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Youth alliance aims to monitor election promises
By Sawsan Tabazah - Jun 26,2016 - Last updated at Jun 26,2016
AMMAN — Thousands of young Jordanians have joined an alliance to monitor the election promises of candidates in the upcoming parliamentary polls, slated for September 20.
Youth volunteers will monitor promises made by candidates, and hold elected lawmakers accountable for them in the next parliament, said Mohammad Zawahrah, the founder and coordinator of the Shaghaf alliance.
The alliance, which takes its name from the Arabic word for “passion”, will not monitor the electoral process itself, or the political content of candidate’s electoral campaigns, Zawahrah told The Jordan Times on Saturday.
Volunteers in every governorate are making lists of local and national demands to create a national pact, in cooperation with specialists in women’s affairs, elections and development as well as other fields, Zawahrah explained.
Candidates will be given an opportunity to sign the pact and to commit to accomplishing local and national demands, he said.
The Shaghaf alliance will support the candidates who sign the pact as they will have demonstrated their support for the demands of youths, the activist said, adding that the alliance will also organise public debates with prospective MPs.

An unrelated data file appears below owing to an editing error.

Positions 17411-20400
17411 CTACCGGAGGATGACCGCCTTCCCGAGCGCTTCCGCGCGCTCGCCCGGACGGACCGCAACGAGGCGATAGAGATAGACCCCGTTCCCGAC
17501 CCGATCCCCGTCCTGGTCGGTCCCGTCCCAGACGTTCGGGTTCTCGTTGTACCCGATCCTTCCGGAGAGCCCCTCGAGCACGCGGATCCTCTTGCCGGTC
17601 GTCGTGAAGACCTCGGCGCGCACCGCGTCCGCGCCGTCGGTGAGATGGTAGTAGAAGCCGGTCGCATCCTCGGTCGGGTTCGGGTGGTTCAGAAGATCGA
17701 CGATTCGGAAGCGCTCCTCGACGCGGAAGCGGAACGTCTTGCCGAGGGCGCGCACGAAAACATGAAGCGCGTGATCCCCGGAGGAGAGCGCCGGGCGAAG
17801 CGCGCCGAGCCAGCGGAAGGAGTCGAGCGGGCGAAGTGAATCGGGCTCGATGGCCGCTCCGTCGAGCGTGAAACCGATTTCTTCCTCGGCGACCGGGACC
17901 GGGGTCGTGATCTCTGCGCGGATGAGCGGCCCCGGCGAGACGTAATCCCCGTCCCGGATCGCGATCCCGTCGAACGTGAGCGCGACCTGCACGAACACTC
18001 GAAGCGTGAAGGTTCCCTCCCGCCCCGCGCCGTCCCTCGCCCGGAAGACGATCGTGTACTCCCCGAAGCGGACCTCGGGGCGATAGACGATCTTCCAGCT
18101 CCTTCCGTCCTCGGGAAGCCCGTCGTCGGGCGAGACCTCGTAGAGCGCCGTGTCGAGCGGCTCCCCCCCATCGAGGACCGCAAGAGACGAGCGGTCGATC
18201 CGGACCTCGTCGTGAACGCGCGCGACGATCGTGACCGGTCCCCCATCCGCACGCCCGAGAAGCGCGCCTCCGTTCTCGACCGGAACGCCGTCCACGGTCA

But the alliance’s main work will come after the vote, Zawahrah said, explaining that the youth group will hold MPs accountable for their election promises in the new parliament.
Shaghaf has also formed committees to handle media, legal affairs and research, among other areas.
The alliance will collect data about MPs, including their positions, legislative roles and participation, and present this data to their constituencies, Zawahrah said.
The 29-year-old from Zarqa said he founded the alliance after researching the attendance records and legislative performance of MPs in his constituency.
“Some of them only attended six or seven sessions” and some had not raised any questions in Parliament, said Zawahrah.
The activist said he initially approached the Zarqa Municipality, which approved holding the alliance's first meeting in Zarqa, but after enthusiasm for the idea from around the Kingdom, he expanded it to cover the whole of Jordan.
“The league has more than 4,200 volunteers from around the Kingdom, most of them in their early twenties,” Zawahrah said.
The volunteers were motivated to join Shaghaf because of their disappointment with previous parliaments and the weakness of youth involvement in parliamentary processes, he explained.
Around 38 per cent of the volunteers are female, and all volunteers “are politically mature and well educated”, he added.
Shaghaf is an independent alliance and all its meetings and initiatives are self-financed, the founder noted.
“We are not sponsored by anyone and we don’t want to receive any financial sponsorship,” he said.
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